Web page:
We drove south to Waitomo, famous for its glow worm caves. Some
of the guys went tubing but a few, myself included, went for a couple
of walks instead. On the way back to the tubing centre from town
is a little shop that sells angora wool items. They sell items made
from wool taken from rabbits kept in their farm. The lady that owns
the place is incredibly friendly and not only let us watch a rabbit
get shorn, but we also got to play with another fluffy bunny. I
also got to hear all about her children, their jobs, where they
were living and what their plans were! I'd highly recommend popping
in for a few minutes if you're heading through the area.
From Waitomo, we drove on to over to the Coromdandel. The caravan
park that we crashed over at was in Hahei on the east coast of the
Coromandel Peninsula. The Hot Water Beach is just a few kilometres
down the road. This is a thermally active area where a hot water
spring literally seeps up through the sand of the beach itself.
At low tide you can dig down into the sand and make your very own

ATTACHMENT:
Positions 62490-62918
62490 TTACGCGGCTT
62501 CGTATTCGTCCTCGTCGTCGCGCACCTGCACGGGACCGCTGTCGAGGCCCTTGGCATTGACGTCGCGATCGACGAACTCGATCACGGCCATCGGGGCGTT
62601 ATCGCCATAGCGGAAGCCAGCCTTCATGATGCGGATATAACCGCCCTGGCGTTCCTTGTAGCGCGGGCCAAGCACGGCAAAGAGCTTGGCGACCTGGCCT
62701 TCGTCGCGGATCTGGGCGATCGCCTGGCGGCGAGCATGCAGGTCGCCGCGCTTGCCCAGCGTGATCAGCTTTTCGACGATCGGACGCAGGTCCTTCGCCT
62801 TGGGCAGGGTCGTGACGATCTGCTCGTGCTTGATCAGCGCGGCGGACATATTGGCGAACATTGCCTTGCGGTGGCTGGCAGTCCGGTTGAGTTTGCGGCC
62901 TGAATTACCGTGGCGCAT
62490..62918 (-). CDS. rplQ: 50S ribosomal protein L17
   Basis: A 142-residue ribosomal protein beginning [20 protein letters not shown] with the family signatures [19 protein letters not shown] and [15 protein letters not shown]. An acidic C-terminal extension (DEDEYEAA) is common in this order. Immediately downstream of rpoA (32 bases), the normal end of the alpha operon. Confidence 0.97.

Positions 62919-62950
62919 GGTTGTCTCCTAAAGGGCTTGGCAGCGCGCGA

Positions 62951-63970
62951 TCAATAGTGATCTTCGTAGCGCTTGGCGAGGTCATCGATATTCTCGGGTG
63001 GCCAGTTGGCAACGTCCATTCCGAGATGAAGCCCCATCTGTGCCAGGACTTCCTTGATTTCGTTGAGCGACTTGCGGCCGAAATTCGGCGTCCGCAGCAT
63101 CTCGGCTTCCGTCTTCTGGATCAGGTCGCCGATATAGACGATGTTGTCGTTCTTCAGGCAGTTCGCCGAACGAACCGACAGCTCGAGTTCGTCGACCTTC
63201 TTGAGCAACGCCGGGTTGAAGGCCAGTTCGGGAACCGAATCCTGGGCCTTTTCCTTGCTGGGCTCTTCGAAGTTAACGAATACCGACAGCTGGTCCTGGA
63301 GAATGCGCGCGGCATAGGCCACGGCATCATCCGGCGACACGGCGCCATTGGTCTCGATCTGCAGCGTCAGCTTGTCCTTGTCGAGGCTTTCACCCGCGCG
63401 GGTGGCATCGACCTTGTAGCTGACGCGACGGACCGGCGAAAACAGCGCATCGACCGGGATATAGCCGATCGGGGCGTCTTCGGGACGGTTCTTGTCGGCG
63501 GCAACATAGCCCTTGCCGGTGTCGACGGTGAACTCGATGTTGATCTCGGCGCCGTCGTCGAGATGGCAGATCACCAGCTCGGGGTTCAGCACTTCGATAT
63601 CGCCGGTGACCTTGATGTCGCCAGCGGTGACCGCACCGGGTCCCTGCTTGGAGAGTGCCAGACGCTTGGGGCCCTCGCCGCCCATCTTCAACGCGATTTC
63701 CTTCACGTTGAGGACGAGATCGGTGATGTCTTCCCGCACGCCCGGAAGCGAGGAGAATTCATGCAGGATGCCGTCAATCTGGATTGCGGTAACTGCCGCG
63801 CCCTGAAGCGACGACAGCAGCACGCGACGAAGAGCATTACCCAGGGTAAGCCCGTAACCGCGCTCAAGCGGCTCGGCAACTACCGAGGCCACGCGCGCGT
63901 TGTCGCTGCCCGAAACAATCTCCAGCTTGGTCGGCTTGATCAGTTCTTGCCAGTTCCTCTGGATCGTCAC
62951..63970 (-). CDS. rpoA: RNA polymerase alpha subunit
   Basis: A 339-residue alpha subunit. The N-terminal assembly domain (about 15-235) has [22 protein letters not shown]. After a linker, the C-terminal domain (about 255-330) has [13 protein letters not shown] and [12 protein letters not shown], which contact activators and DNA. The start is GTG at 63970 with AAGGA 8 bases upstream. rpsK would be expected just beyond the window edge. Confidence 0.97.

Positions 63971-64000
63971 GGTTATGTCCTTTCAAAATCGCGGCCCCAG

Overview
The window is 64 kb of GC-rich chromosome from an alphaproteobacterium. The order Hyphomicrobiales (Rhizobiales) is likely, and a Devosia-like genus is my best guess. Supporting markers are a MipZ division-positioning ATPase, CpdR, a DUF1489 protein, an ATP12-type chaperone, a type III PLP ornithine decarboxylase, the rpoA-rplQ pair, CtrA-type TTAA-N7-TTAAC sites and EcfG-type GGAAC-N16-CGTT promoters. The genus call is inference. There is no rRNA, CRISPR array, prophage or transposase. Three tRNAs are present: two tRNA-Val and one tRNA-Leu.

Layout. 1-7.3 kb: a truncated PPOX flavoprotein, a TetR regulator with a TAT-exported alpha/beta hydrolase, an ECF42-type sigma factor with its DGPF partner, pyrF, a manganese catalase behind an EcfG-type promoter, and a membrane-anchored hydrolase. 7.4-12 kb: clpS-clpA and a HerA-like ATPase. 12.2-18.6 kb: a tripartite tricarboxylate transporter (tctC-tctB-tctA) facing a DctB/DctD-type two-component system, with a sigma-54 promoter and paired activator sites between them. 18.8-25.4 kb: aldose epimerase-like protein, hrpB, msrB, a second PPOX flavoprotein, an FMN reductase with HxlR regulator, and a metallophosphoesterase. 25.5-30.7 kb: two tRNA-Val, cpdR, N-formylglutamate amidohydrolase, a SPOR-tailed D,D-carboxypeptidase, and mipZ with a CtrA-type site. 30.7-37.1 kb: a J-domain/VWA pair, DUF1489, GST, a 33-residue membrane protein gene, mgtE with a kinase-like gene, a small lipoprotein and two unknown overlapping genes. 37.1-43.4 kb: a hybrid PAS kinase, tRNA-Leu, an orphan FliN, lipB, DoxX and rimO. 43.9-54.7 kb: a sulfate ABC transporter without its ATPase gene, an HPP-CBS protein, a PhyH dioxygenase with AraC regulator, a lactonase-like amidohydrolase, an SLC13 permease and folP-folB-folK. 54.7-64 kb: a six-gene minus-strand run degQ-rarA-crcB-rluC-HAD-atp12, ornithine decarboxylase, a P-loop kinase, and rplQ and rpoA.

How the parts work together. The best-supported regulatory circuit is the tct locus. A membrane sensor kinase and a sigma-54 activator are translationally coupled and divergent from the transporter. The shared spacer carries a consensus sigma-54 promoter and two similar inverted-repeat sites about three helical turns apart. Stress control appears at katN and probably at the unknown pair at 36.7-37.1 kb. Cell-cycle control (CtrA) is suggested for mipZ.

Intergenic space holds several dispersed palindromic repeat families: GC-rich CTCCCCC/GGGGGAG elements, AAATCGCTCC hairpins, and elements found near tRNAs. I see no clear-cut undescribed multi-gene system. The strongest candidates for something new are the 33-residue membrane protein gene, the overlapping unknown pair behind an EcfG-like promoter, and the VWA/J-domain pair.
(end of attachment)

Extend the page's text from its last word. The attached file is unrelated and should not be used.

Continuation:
private hot water spa pool! Of the eleven of us on the bus, only
three (Maria, our driver, Alex and myself) were brave enough to
go and check out the beach that night - low tide was eleven o'clock.
I have to say that this was one of the most bizarre experiences
I have ever had! The whole evening took on a slightly surreal note
when it started raining - it was cold for the bits out of the water,
in the rain and boiling hot for the bits in the water..
At one stage, we were contemplating having to sleep in the bus. Somehow, the
bus door got jammed shut on the way back to the camp ground. It
took me about ten minutes of brute force and ignorance; sorry, skilled
application of measured pressure to break out of the van!